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EEG and Trauma, what they don't prepare you for!

One of the most critical things we as neurodiagnostic technicians don't get trained for is Trauma. I think the healthcare industry as a whole over looks the trauma impact on the caregivers and mostly focuses on the family and the patient. While we chose this job to help people, that does not mean we are prepared or even know how to process the trauma we see. I am going to stick with what I know and my personal experiences to share. I am a registered EEG technician. My preference is to work with neonates and trauma patients.

Some may ask "why" if we are talking about trauma and its affects on the tech. The answer for me is simple. I pride myself on knowing the care I deliver in tough situations. For me, it is a matter of knowing how I can care for patients in their most vulnerable times and contribute my best testing to the care team (in some cases this means life or death).

Like many of my colleagues in this field, I was trained on the job. When trauma happened, you just pack it up and do the job. I had mentors who taught me how to jump in and give care. How to coordinate care with the care team and how to treat the patient with kindness and dignity. No one ever taught me how to deal with what I was actually doing and the impact it had on me as a human.

Through the trajectory of my career I have worked, relocated, traveled, taught students and mentored others. I have still not seen the profession teach us how to deal with the human emotions we feel when working with trauma. Or how to create a safe space for ourselves when we find a connection to the patient that has experienced trauma.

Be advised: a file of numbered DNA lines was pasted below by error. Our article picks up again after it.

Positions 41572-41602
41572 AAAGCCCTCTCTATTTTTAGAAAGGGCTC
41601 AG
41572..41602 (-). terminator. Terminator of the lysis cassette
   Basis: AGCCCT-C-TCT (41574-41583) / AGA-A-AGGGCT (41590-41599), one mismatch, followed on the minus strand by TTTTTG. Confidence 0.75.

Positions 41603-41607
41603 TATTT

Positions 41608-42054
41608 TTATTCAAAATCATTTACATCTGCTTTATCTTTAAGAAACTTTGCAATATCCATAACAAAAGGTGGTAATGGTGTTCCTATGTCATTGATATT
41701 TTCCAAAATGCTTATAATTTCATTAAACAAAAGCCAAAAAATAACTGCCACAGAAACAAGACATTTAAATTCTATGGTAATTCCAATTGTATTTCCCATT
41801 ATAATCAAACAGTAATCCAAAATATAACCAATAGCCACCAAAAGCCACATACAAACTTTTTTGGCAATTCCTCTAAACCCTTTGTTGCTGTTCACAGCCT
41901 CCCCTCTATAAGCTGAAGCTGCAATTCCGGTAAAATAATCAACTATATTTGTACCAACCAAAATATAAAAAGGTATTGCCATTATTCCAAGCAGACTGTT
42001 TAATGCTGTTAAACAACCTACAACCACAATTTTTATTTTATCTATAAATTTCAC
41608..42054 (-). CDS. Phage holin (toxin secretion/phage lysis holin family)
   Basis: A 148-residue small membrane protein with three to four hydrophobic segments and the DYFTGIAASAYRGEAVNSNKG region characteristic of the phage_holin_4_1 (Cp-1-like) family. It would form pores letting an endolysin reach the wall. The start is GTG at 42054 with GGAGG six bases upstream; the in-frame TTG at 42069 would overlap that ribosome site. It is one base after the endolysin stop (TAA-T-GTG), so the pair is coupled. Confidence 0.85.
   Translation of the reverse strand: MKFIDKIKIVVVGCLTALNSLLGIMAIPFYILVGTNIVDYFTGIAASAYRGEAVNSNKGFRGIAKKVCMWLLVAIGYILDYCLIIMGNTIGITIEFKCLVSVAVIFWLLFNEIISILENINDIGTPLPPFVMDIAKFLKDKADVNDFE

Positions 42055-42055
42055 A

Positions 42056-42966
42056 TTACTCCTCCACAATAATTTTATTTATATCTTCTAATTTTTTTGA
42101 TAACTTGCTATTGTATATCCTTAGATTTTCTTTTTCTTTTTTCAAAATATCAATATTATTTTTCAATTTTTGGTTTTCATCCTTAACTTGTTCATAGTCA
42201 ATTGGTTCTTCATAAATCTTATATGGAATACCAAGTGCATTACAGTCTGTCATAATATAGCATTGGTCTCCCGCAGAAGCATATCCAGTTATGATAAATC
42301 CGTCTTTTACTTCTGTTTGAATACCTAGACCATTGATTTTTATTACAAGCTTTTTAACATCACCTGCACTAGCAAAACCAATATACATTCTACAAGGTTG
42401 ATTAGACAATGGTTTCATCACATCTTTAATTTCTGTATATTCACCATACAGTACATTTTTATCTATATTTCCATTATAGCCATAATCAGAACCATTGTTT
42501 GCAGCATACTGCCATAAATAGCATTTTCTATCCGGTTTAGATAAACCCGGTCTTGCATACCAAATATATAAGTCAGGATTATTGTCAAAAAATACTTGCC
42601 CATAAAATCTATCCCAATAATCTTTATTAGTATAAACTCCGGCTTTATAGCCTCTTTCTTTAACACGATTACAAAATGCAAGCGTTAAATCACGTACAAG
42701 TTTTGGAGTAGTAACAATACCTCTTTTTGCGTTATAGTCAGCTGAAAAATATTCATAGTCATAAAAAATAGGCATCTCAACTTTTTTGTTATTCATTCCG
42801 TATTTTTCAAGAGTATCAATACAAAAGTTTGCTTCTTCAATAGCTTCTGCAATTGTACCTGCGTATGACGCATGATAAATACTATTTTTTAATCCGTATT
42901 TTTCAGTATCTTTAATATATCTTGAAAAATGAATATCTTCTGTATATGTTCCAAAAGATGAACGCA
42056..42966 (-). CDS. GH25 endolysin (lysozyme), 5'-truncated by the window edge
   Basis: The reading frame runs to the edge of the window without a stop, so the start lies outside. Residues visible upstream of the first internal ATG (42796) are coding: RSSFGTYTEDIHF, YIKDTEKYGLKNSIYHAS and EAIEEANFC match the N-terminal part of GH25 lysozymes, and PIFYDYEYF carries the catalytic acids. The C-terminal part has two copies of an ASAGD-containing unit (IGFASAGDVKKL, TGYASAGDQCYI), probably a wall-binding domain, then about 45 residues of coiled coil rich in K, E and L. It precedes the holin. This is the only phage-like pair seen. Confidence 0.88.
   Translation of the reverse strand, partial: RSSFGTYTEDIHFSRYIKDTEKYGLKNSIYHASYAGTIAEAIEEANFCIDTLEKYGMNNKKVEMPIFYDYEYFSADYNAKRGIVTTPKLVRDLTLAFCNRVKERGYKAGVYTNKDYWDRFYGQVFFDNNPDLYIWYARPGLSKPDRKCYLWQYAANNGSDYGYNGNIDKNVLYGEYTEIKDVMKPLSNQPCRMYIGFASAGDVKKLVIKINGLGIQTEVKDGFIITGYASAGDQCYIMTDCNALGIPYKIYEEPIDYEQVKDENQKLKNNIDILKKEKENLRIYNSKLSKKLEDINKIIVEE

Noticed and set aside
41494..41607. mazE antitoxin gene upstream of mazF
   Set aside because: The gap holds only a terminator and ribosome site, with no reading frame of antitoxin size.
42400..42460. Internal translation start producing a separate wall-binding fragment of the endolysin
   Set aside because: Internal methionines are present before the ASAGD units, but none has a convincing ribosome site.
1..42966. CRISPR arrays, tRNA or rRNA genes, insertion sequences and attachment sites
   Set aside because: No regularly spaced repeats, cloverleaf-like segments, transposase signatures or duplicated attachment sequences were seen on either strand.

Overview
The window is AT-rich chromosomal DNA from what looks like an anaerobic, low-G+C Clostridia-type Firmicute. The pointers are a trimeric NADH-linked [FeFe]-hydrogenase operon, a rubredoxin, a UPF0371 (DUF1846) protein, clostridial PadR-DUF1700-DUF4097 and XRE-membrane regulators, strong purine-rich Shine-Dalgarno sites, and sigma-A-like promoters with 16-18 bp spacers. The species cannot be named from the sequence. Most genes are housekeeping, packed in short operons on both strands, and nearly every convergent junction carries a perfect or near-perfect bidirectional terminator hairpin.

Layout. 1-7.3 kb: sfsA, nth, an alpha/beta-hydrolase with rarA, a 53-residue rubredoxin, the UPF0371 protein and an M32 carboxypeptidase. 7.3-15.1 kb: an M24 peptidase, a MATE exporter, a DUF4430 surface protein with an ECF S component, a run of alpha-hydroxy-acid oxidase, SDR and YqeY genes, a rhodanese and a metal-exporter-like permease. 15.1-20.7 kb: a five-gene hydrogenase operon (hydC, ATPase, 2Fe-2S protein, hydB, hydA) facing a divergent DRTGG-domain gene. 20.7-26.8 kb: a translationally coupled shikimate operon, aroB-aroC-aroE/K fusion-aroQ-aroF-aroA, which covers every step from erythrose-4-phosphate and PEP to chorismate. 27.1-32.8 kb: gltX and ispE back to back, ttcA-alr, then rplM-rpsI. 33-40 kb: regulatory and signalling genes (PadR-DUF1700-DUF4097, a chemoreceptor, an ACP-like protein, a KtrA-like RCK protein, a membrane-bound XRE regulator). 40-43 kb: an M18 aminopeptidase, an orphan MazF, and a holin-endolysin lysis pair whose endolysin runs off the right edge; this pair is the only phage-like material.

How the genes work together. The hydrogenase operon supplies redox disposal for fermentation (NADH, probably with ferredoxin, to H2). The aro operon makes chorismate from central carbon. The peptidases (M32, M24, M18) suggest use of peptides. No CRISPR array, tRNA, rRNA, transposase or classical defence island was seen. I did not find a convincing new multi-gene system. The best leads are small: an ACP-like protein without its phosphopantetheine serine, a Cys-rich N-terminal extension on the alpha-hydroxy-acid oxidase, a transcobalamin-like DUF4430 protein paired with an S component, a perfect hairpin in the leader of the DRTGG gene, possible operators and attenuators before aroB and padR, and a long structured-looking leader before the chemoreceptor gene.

Many of us, whether we admit it or not, deal with our emotions privately. Some cry in the break room, others may find solace in the work itself. Some of us try and ignore it as part of the job. While all these these coping mechanisms are a personal choice, I do not feel like we are preparing the future of our healthcare community how to stay mentally healthy through our careers.

My first experience with Trauma as part of the healthcare team was in the ICU. I was a very new technician and the patient was critically ill. The room was full of people rushing about, alarms are sounding everywhere and there I stood, in the doorway, facing a scene I had not been prepared for! I was scared and nervous. Tubes, wires and beeping chaos surrounded me, all while some are glancing at me in the hustle with skeptical glances. Finally a face I recognized, an RT who was in the room dealing with the ventilation machine with relentless alarms blaring. He looked at me with a calm presence and said "Get in here, you are a part of this team!". This gave me the confidence I needed to roll up my proverbial sleeves and take my place in the care team in that room. Afterwards, all I could do was thank him for giving me that courage. I still didn't know how to process the things that were happening to the patient but at least I now was armed with the courage to do my best practice without fear. I went home after my shift feeling conflicted. While I was proud of myself and grateful for that RT, I was sad for what was happening to that patient. I didn't know them, wasn't part of their friend or family circle. Still I was sad. This confused me. I don't always think we feel safe in the medical community to express these feelings out of fear for ridicule. I know at this stage of my career I didn't!